00:18:39 - 00:22:46 Travel, Navy
travel, Navy; Norfolk, VA; San Francisco, CA; Mechanicsburg, PA; Utah, wood containers
Ok. Now did your job require any traveling?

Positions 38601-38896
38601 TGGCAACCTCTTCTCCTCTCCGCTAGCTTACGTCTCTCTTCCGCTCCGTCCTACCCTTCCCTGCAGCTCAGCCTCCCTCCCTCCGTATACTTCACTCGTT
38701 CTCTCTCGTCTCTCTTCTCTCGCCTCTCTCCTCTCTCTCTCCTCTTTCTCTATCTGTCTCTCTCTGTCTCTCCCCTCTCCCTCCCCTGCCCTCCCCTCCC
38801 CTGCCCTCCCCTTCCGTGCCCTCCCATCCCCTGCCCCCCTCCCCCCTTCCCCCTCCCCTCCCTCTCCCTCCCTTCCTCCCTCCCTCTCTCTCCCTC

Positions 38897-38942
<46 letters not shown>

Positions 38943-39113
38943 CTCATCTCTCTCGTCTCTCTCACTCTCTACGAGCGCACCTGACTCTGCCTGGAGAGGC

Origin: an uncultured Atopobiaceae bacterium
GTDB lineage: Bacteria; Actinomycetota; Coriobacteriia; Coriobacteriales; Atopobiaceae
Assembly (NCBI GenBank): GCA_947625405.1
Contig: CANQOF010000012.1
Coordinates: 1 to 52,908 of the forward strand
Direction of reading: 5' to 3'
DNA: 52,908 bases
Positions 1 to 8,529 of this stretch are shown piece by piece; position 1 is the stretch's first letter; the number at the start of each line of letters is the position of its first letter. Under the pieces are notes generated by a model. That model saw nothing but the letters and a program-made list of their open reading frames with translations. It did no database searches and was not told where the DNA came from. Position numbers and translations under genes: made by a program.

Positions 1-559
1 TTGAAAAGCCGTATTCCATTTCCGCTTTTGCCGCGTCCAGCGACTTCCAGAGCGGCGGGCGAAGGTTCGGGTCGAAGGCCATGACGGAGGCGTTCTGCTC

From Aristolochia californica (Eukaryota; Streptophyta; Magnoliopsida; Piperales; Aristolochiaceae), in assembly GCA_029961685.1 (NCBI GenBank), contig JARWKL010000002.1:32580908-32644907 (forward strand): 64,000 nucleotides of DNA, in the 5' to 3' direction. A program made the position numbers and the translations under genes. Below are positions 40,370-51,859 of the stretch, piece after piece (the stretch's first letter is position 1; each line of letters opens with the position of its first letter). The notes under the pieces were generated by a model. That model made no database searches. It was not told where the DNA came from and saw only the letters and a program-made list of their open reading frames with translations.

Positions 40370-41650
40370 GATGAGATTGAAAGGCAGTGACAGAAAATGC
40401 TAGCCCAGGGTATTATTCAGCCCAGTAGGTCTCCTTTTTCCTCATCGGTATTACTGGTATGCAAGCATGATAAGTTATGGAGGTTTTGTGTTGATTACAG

Some, yeah. One of the interesting projects I had in my early years at the Lab was again supported by the military. The Navy had established some centers of dry storage, in order to keep their materials dry and in good condition. And they had set these up at naval supply centers in Norfolk, Virginia, in San Francisco, in Mechanicsburg, Pennsylvania, and in - I've forgotten the name of the other one - in Utah. And they were also using wood containers. The Navy had a very large program of storing material to preserve it and to keep it ready for shipment anywhere in the world using wood containers. These were ordinary wood boxes, well made, but ordinary wood boxes. And they couldn't figure out why it was that when they put these in their dry storage the boxes kept splitting. And so I spent several months working with a gentleman named Ed Rasmussen, traveling to these naval supply centers to examine the storage and to see what the problem was. And it turned out to be a fairly simple problem of the fact that they were using green wood and as it dried it shrank and split. And we helped them set up a program of making sure they had dry wood and it was, the dry wood was well prepared to use in boxes, and I think that solved their storage problem. And that was the year before I got into packaging and then subsequently went to New Haven. And I did, we did a lot of traveling. Traveling then was by rail. Air travel was just beginning---this was in '51-'52. We traveled by - you used to be able to travel by train from Madison then. And we went to San Francisco and to Utah and to Norfolk, Virginia and to Pennsylvania to these naval supply centers by train. And we'd usually arrange for a Forest Service automobile when we got there from a nearby Forest Service experiment station and used that to do the little driving that we needed to do, to go to the naval supply center and do our work there. That was the major traveling. Then there were little calls from manufacturers around who we're having problems with the drying and wood deformation, and so occasionally we would do what we could. And so, this was the beginning of my traveling for the Lab.